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George Scarbrough was born in a clapboard cabin in Patty, Polk County, Tennessee in 1915. He was the third of seven children in a family of sharecroppers which moved frequently around the County during his early years. He was an avid reader from his earliest years, and showed literary inclinations which seemed very strange in the County at the time. George attended the University of Tennessee in 1935-36, The University of the South in Sewanee, Tennessee for two years on scholarship during the war in 1941-43, and then taught at several schools. He entered Lincoln Memorial University in Harrogate, Tennessee and graduated with a B.A. degree cum laude in 1947. He received a Masters degree from The University of Tennessee in Knoxville in 1954, and later attended the Iowa Writers’ Workshop.

He has published poetry in more than 65 magazines and journals over many years continuing into the present, and recently, for example, has been published in Poetry five times in 1997. He has also published five major books of poetry and one novel. George’s first book of poetry, Tellico Blue, was published by E. P. Dutton in New York in 1949. Dutton also published two additional Scarbrough books of poetry: The Course is Upward (1951) and Summer So-Called in 1956. Iris Press published Scarbrough’s New and Selected Poems in 1977, and it was greeted with widespread acclaim. St. Luke’s Press published George’s novel, A Summer Ago in 1986. Iris Press published his most recent book, Invitation to Kim, in 1989, and it was nominated for a Pulitzer Prize in 1990. Iris Audio Publications published an audio tape of Scarbrough reading and commenting upon a selection of his poetry in 1997. The tape is called Ice Storm and Other Poems read by the Author, George Scarbrough, and it is available from Iris.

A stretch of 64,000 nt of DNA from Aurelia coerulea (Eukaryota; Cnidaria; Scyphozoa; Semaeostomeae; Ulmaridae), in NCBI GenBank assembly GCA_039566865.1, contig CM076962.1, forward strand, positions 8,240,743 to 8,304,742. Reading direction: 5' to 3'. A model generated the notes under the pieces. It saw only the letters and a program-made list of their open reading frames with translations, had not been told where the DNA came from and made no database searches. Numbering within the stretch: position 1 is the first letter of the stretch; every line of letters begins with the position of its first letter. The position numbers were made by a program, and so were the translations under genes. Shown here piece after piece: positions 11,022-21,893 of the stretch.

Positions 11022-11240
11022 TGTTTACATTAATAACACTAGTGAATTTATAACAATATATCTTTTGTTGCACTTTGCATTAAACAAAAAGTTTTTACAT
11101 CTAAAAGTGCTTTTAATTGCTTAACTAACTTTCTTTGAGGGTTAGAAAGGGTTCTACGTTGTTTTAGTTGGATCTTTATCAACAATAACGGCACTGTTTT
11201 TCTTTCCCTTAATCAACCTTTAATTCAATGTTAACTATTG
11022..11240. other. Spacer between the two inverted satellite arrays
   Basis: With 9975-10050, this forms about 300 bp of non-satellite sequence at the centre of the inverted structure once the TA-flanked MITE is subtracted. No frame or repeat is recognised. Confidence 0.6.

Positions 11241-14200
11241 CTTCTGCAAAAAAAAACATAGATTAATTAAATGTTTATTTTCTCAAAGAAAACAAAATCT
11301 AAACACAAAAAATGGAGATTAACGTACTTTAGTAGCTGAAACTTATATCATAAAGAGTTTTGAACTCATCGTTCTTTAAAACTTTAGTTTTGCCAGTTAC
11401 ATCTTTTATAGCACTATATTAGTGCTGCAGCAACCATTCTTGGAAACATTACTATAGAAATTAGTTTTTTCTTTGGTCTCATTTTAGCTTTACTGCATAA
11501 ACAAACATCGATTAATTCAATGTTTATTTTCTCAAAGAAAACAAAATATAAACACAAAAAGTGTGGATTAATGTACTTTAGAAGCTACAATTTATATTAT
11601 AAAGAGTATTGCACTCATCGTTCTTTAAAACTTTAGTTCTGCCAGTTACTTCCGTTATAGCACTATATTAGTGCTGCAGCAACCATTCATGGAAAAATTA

A new addition of Tellico Blue was published in 1999 by Iris Press (see our online catalog.) A large new collection of George Scarbrough poetry is anticipated at a later date.

Critics have been uniformly ecstatic about George Scarbrough’s writing over the years, and it seems clear that he will occupy an important place in 20th century literature. In his 1978 review (The Black Warrior Review, Vol. 5, No. 1, pp 99—108) Rodney Jones said:

George Scarbrough’s poems have been appearing in magazines like the Sewanee Review, Poetry, and Atlantic for over thirty years now. His first three books—Tellico Blue, The Course is Upward, and Summer So Called—were published by Dutton, and now after a twenty year wait, we have New and Selected Poems, a 304 page "cathedral of a book" published by Iris Press. These poems, among the finest written in the South in the past few decades, are a direct chronicle of the development of a poetic style so individual that it invites comparison with Hopkins or Thomas.

Other critics have commented on Scarbrough’s work over the years. James Justus in The History of Southern Literature said: The tensions in Scarbrough’s work stem largely from an almost primitive awe at the semiotics of nature....Scarbrough’s memories of childhood are stark and fiercely ambivalent. Allen Tate said: In my opinion George Scarbrough is one of the few genuine poetic talents to appear in the South in the past generation. James Dickey said: George Scarbrough’s poems have carried him deep into the very heart of the Southern Land. The medium is words, and in the superbly imaginative use of these, he has arrived at the deepest roots, beyond what could imagined by anyone less than a true poet. Anyone who gives himself without reserve to George Scarbrough’s poems will find his life renewed.

There are also more recent reactions to Scarbrough’s work. In a recent critical essay, (New Orleans Review) Forrest Gander writes: However various their forms, Scarbrough’s poems are all remarkable for a vocabulary so richly sonorous, so elegant and exact, that they have few contempory equals. What he is after, he says, is a language the size of life.


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